Extrap. Sfc. Press: 949.0 mb (~ 28.02 inHg)
D-value: -
Flt. Lvl. Wind (30s): From 344° at 9 knots (From the NNW at ~ 10.3 mph)
Air Temp: 19.3°C (~ 66.7°F)
Dew Pt: 17.5°C (~ 63.5°F)
Peak (10s) Flt. Lvl. Wind: 11 knots (~ 12.6 mph)
SFMR Peak (10s) Sfc. Wind: 16 knots (~ 18.4 mph)
SFMR Rain Rate: 1 mm/hr (~ 0.04 in/hr)
(*) Denotes suspect data
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Wow Wrightsville Beach water is over the dunes already. Swimmer missing (another Darwin award winner).
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At 5 EDT buoy 41013, which is located 20 miles SE of Cape Fear NC is Reporting:
Wind NE 41+50 KTS waves 23.6 ft. from the ESE
Press. 994.3 and falling.
Waves in the ICW are running about 3 feet with white caps. They are breaking over my bulkhead which is about 2 feet above a normal high.
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cybrteddy.... you are correct on that!!...
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Quoting BahaHurican:
Afternoon all. Back again after another round of power and phone outages.... sure hope I've seen the last of that for a VERY long time...

Will go back and read, but I'm glad to see that Irene seems to be decreasing in intensity. A large and intense tropical system is not what the EC US needs right now.

Hope all the NC and SC and VA and MD and NJ and NY and .... well hope all u guys are prepped and ready.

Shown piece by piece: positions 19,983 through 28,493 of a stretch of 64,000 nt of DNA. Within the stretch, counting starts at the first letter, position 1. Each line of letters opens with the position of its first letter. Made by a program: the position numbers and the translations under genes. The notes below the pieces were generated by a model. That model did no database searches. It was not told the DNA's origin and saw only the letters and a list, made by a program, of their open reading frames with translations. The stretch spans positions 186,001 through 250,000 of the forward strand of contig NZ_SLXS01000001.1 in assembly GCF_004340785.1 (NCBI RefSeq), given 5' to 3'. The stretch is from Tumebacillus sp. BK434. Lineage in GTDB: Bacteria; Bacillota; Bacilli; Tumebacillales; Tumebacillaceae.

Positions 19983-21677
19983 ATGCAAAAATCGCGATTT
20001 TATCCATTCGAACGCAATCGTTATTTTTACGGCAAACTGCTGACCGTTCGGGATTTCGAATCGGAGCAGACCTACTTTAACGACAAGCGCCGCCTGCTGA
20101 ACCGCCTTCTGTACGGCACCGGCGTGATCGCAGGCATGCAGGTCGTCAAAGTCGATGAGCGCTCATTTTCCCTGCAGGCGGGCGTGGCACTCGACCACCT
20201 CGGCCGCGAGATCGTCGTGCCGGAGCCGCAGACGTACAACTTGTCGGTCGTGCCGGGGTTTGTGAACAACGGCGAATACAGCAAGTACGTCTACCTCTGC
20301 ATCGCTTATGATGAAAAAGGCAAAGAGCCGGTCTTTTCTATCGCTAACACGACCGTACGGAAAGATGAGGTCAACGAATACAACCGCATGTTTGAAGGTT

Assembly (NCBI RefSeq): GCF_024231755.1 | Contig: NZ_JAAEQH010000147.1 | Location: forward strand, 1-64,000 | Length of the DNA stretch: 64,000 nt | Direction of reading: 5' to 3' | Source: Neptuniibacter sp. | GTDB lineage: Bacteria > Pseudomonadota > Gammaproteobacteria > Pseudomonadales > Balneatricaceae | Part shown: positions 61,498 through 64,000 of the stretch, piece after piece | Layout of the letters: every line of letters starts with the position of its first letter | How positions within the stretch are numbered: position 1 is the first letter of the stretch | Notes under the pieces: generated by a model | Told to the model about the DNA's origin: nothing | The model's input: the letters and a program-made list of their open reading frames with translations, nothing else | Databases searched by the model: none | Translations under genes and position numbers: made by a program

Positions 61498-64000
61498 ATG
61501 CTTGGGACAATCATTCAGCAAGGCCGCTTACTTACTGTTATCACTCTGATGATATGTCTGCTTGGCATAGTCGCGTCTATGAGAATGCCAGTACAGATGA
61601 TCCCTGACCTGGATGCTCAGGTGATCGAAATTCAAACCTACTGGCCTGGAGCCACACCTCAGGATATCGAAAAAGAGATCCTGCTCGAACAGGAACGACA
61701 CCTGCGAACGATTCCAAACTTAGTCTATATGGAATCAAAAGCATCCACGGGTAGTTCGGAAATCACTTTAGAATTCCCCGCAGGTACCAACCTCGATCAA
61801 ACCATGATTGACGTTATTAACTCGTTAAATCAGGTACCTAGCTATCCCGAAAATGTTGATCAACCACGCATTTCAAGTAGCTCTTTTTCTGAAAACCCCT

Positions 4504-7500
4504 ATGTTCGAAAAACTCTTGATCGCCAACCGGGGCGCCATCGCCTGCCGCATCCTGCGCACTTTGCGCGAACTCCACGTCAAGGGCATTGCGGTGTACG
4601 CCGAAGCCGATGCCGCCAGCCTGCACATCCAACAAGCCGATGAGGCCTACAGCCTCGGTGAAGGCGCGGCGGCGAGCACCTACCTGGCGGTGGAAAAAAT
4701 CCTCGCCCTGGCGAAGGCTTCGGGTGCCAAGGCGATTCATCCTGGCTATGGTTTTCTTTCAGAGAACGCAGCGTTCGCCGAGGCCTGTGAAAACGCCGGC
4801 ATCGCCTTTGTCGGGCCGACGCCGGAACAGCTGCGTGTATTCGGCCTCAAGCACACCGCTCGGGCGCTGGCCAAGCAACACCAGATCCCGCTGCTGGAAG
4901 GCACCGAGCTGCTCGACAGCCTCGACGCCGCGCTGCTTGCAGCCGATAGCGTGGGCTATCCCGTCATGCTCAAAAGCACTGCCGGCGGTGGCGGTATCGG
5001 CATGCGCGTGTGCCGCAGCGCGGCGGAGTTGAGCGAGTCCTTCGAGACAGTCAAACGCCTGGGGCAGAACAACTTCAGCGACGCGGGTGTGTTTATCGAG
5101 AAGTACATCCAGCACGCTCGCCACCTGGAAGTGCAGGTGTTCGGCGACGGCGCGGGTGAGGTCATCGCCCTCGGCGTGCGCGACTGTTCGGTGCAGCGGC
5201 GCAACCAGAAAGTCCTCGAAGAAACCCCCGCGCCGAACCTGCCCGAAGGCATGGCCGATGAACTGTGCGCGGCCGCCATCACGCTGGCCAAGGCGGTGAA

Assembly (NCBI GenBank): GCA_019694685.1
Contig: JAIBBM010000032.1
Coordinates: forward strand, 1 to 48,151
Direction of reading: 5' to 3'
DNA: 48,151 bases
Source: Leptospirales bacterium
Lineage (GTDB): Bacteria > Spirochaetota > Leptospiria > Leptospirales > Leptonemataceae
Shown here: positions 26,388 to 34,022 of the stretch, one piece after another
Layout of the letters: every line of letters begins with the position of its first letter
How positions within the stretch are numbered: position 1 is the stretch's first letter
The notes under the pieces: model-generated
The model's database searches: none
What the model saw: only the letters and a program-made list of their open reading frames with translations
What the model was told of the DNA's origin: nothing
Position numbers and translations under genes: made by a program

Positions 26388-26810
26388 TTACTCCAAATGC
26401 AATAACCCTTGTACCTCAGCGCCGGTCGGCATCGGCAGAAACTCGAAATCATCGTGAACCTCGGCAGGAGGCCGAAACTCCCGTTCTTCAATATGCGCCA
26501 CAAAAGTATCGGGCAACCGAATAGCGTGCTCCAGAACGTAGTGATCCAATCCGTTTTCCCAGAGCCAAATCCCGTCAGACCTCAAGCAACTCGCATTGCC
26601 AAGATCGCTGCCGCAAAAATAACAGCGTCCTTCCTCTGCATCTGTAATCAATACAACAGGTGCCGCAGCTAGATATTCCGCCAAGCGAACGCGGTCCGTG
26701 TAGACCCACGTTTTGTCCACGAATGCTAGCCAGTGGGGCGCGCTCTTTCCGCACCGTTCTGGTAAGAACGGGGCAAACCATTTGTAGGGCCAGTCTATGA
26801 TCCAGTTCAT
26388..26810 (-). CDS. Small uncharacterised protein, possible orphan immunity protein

Welcome back...
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Houston wasnt Bolivar by a lonnnnnng shot.

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ACE at 29.7, 16.6 of that from Irene.
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Quoting QacarXan:
Is Irene going to re-form her eye? What are the odds?
Well, as long as the casinos are closed I guess it's up to me to set the line. I'll say it's a 4/1 shot(trying to take ez money from the "exuberants"....lol)
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Quoting AstroHurricane001:
For better or for worse, long-range computer model forecasts a week ahead show a strong high pressure system centered over Eastern Canada and a trough in the central CONUS. This could drive some hurricane tracks toward South Florida, Louisiana or say, Texas, especially as several highs are seen drifting from the Arctic regions toward eastern North America on the longest-range runs.